but whatever its merits or the relative positions of the parties on the issue of "job opening," their very contentions center about the "interpretation or application of a provision of this Agreement"; accordingly, the grievance is subject to arbitration under Article XV, section 1(a).
[Barbara Papagelis - Local 201, Lynn, Mass.]
Preliminarily, an issue is raised as to whether the 1960 or 1963 Agreement applies to this claim. The plaintiff contends that the grievance arose under and is governed by the 1960 Agreement, which continued in effect until September 29, 1963. The defendant concedes that "initially it arose under the 1960 Agreement," but urges the 1963 Agreement governs because after the grievance procedure failed to resolve the matter, the request for arbitration had been made under the sixty-day provision of the 1963 Agreement
rather than under the thirty-day provision of the 1960 Agreement, emphasizing that a sixty-day request under the latter Agreement would have been untimely.
The grievance arose, the operative facts occurred and it was processed during the existence of the 1960 Agreement; accordingly, its provisions are applicable. The fact that the request for arbitration was not submitted within thirty days after the final decision as stipulated under the 1960 Agreement did not bring the 1963 Agreement into play. The defendant's failure to object that the notice was untimely under the 1960 Agreement may have constituted a waiver; in any event, if the grievance is subject to arbitration, the issue of untimeliness is procedural and is for determination by the arbitrator.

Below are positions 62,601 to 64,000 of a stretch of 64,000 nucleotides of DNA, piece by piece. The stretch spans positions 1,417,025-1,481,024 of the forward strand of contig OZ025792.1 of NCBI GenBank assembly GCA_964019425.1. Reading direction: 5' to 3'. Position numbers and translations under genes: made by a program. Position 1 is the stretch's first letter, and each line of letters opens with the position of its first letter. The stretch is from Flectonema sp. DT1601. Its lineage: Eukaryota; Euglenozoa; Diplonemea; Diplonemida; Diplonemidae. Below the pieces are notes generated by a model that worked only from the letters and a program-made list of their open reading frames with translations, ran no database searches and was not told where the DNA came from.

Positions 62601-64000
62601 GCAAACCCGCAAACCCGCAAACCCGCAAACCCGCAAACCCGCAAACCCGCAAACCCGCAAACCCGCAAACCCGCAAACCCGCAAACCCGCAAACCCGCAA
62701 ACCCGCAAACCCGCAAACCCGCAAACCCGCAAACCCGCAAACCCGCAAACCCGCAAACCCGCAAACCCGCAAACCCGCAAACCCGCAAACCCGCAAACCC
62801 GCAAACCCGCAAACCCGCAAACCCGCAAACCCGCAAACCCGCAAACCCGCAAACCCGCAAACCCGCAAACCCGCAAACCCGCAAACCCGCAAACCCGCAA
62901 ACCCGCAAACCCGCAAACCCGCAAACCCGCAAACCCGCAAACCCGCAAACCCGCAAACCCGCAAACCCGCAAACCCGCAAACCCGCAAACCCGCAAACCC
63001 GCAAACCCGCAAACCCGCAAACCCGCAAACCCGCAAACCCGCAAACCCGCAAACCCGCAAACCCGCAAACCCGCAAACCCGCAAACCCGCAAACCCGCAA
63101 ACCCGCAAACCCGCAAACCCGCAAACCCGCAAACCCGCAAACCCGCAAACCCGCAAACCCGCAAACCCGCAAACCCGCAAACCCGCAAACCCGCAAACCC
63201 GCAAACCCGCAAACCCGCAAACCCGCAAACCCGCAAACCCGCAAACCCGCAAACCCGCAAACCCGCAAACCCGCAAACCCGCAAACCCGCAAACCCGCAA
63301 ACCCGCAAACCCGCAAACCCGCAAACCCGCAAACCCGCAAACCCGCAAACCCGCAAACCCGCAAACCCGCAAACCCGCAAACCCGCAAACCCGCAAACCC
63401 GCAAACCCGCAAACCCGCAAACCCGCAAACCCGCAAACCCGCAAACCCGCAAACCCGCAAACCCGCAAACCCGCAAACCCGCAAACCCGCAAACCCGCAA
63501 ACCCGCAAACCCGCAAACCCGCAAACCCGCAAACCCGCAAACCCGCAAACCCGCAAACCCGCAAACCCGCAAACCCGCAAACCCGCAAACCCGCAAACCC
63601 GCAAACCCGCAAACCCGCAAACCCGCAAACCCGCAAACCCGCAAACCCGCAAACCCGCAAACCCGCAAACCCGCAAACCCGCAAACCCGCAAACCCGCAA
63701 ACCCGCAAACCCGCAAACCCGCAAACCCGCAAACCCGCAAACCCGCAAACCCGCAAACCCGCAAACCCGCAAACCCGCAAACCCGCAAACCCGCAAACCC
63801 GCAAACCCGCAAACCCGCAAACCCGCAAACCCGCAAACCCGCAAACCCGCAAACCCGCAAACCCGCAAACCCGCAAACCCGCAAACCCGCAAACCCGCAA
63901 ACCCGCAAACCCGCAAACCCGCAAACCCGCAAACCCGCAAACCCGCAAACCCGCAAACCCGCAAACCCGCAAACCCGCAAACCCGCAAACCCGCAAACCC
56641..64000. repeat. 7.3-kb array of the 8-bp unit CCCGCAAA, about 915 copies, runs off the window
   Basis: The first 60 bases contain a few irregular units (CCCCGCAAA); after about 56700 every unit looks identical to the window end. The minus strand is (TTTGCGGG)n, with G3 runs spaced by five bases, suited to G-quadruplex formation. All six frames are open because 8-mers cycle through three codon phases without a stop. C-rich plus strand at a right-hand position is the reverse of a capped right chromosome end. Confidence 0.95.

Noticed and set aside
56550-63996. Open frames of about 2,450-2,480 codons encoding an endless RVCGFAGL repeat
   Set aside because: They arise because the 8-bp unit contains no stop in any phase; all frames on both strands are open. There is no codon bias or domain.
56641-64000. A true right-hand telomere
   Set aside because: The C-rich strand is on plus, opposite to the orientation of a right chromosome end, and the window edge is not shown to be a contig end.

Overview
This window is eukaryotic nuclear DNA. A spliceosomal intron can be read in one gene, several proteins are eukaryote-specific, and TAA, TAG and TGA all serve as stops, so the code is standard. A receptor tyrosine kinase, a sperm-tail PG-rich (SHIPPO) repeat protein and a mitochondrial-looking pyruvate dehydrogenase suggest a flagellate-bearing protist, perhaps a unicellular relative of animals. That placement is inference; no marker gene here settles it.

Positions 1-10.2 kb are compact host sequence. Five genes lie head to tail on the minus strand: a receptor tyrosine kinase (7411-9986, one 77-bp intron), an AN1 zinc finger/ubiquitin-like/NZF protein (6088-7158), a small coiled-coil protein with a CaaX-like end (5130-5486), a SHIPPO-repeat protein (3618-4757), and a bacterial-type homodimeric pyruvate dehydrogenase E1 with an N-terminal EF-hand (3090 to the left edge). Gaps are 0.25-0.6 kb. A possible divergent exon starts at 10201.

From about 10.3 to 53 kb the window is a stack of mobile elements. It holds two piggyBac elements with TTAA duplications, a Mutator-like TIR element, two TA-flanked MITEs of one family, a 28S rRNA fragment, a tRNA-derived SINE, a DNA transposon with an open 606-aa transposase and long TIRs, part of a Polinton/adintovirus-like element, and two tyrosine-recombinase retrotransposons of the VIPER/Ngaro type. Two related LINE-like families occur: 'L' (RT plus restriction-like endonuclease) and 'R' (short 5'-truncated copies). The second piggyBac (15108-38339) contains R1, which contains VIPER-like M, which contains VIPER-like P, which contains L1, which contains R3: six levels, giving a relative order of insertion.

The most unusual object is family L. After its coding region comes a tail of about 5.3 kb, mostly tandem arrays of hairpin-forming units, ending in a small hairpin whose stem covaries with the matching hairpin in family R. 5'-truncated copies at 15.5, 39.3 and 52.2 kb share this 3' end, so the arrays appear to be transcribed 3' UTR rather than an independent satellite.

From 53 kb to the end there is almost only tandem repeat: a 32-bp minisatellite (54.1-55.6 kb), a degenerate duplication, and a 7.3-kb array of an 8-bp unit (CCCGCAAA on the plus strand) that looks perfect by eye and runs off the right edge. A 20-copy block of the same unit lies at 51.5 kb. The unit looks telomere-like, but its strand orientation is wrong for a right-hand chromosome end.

Accordingly, we turn to the question of the substantive arbitrability of this grievance under the 1960 Agreement.
Due to lack of work at defendant's Lynn, Massachusetts plant, Barbara Papagelis was laid off on May 16, 1963. She had then worked there over three years. She contended that any one of three other employees should have been laid off first. These employees had not worked at the Lynn plant as long as Miss Papagelis - in fact, they were employed there only about nine weeks. However, respectively, they had twelve (12), thirteen (13) and twenty-seven (27) years service with the defendant, mainly at the East Boston, Massachusetts plant, where the employees had been represented for collective bargaining purposes by a union other than the plaintiff union. The East Boston plant was closed in March 1963; the employees there, including the three in question, were transferred to the Lynn plant; the defendant gave them credit for their years of service at the East Boston plant, which gave them greater seniority than Miss Papagelis.
The Union contended that the laying off of Miss Papagelis on the basis of recognition of the accumulated continuous service of the three employees was in violation of Articles VIII and XI, which govern, respectively, continuity of service and layoffs, and the Preamble to the Agreement. The Preamble includes Local 201 (the Lynn, Massachusetts plant Local) as one of the local unions on whose behalf the plaintiff acted in entering into the National Agreement.
"REDUCTION OR INCREASE ...